7

The Online Kanji Etymology Dictionary has some rather terse notes on how these two meanings came to be. A Guide to Remembering Japanese Characters (Henshall) describes its history as: Once written showing a boat 舟, a person 卩, and a hand 又. [...] The early meaning is known to have been work, and some scholars feel that it meant literally bend down in ...


7

「[割]{わ}る」 here means "to dilute". See meaning #II-4 in http://kotobank.jp/jeword/%E5%89%B2%E3%82%8B?dic=pje3&oid=SPJE04759100 「[泡盛]{あわもり}のコーヒー割り」 = "awamori diluted with coffee" Other common terms containing 「割り」: ウイスキーのソーダ割り/[水]{みず}割り [焼酎]{しょうちゅう}のウーロン[茶]{ちゃ}割り


7

It's Kansai dialect. I don't think it's official 敬語 recognized by 文科省. It's 尊敬語. 食べはる ≒ 食べられる, 召し上がる [来]{き}はる ≒ [来]{こ}られる, いらっしゃる 先生が来はった。≒ 先生が来られた, 先生がいらっしゃった I think ~~はる sounds less polite/formal than the standard 尊敬語. I think it comes from なさる (--> なはる --> はる ?)


7

Is there any way to understand べき in a similar manner? I am afraid not. べき is the 連体形 form of inflectable suffix べし in Classical Japanese, and in Classical Japanese, 連体形 form was used as an abstract noun by itself in general. According to Daijisen, the widely accepted origin of べし is adverb うべし in Classical Japanese, which meant something similar to ...


7

Put simply, the particle へ is derived from the noun 方{へ}. Bjarke Frellesvig provides a brief explanation in his book A History of the Japanese Language (page 132). … The noun pye "side, direction" was being grammaticalized as an allative case particle pye, but in the Old Japanese period had not yet acquired that status. As for pronunciation, sound ...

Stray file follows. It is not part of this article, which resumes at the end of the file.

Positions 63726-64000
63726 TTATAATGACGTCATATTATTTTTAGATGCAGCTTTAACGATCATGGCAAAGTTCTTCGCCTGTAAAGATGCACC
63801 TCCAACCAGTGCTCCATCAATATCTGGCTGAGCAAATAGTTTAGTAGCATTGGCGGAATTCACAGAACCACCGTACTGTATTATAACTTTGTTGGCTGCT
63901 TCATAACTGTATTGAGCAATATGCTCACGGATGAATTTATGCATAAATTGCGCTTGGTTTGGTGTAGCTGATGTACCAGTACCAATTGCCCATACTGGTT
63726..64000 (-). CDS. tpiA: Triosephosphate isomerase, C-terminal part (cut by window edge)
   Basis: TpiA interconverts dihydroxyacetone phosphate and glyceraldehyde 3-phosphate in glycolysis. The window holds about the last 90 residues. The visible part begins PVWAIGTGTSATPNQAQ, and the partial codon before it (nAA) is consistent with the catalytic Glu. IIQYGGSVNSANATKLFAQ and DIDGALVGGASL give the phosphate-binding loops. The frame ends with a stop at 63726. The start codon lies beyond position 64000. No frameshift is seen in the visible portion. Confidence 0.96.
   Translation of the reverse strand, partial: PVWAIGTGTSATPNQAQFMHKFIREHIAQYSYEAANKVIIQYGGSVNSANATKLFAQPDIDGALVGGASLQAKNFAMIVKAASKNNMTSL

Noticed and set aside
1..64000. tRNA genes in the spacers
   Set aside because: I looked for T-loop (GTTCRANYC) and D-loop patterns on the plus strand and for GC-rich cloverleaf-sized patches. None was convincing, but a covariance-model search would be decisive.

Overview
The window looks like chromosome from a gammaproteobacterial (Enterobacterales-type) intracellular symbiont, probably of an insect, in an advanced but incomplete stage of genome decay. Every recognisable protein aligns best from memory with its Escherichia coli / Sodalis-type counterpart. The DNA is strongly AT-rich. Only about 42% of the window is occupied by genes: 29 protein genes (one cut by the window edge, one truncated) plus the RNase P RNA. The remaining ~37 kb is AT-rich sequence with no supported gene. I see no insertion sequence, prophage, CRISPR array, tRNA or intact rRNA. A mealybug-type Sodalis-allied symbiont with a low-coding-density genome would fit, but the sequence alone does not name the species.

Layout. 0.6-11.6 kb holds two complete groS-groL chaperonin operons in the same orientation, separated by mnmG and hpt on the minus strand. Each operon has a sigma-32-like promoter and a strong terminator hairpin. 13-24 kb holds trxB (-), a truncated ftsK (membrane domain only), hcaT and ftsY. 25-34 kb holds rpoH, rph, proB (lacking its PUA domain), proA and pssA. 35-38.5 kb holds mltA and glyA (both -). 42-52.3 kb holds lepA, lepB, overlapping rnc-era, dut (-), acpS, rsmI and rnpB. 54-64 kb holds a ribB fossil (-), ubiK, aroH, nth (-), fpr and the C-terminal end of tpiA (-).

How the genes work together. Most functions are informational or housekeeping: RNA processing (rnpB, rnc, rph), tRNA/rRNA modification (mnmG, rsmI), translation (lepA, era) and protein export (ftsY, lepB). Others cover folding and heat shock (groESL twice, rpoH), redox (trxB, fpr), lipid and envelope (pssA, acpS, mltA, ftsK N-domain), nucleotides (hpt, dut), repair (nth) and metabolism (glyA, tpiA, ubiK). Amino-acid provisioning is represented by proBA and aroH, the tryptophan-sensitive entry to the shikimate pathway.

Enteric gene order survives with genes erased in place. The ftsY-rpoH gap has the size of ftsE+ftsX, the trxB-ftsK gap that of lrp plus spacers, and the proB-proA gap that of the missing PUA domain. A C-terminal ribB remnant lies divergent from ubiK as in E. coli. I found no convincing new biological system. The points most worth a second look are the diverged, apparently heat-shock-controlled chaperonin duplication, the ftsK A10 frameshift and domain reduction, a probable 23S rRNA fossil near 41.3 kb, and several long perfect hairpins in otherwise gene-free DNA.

7

My dictionary 漢字源 lists as meanings {名} はな。はなぶさ。中央がくぼみ、芯を含んだような形をしたはな。→ 華 {形・名} うるわしい。すぐれている。ひいでた者。「英雄」「英明」。 & 4. [omitted] The literal meaning being related to a flower, the extended meaning being "lovely" or "outstanding" or "someone skillful". The words 英雄 "hero" and 英明 "intelligent" are listed under this extended meaning.


7

Henshall writes on p.130 of A Guide to Remembering Japanese Characters: 艹 is plant 9. 央 is center 429 q.v., here acting phonetically to express bloom and possibly lending an idea of blocked off at the head from its assumed original meaning of person yoked at the neck. 426 originally meant a flower that blossomed but lacked seed, such a flower being ...


6

The Japanese Wikipedia offers an explanation, unfortunately not backed by any reference: ギリシャあるいはギリシアという名称は、ラテン語名の Graecia (グラエキア)がポルトガル語で Grécia (グレスィア)となり、これが宣教師によって日本にもたらされ変容したとされる。 So it seems that the Latin name of Greece is Graecia became Grécia in Portuguese, which in turn became what it is in Japanese when (Portuguese?) missionaries visited.


6

There is no hidden meaning in the 「見」 part of those verbs -- none. First, not that I think you are mistaken, I want to make sure that we are not discussing the kanji 「見」 here. Instead, we are discussing the 連用形 of the verb 「見る」, which only happens to be 「見」. 連用形 is the form of the verb that comes first in [複合動詞]{ふくごうどうし} , two-verb compound verbs, which ...


6

おてもと does refer to chopsticks but it is not "another word for chopsticks." That is, you won't say おてもとを取ってください nor 新しいおてもとを買ってこようかな. According to the source article that Chocolate's Wikipedia article mentions, the word came from a reference to "お手もと箸" (chopsticks for your personal use) in contrast to "お取り箸", which refers to chopsticks for shared dishes that ...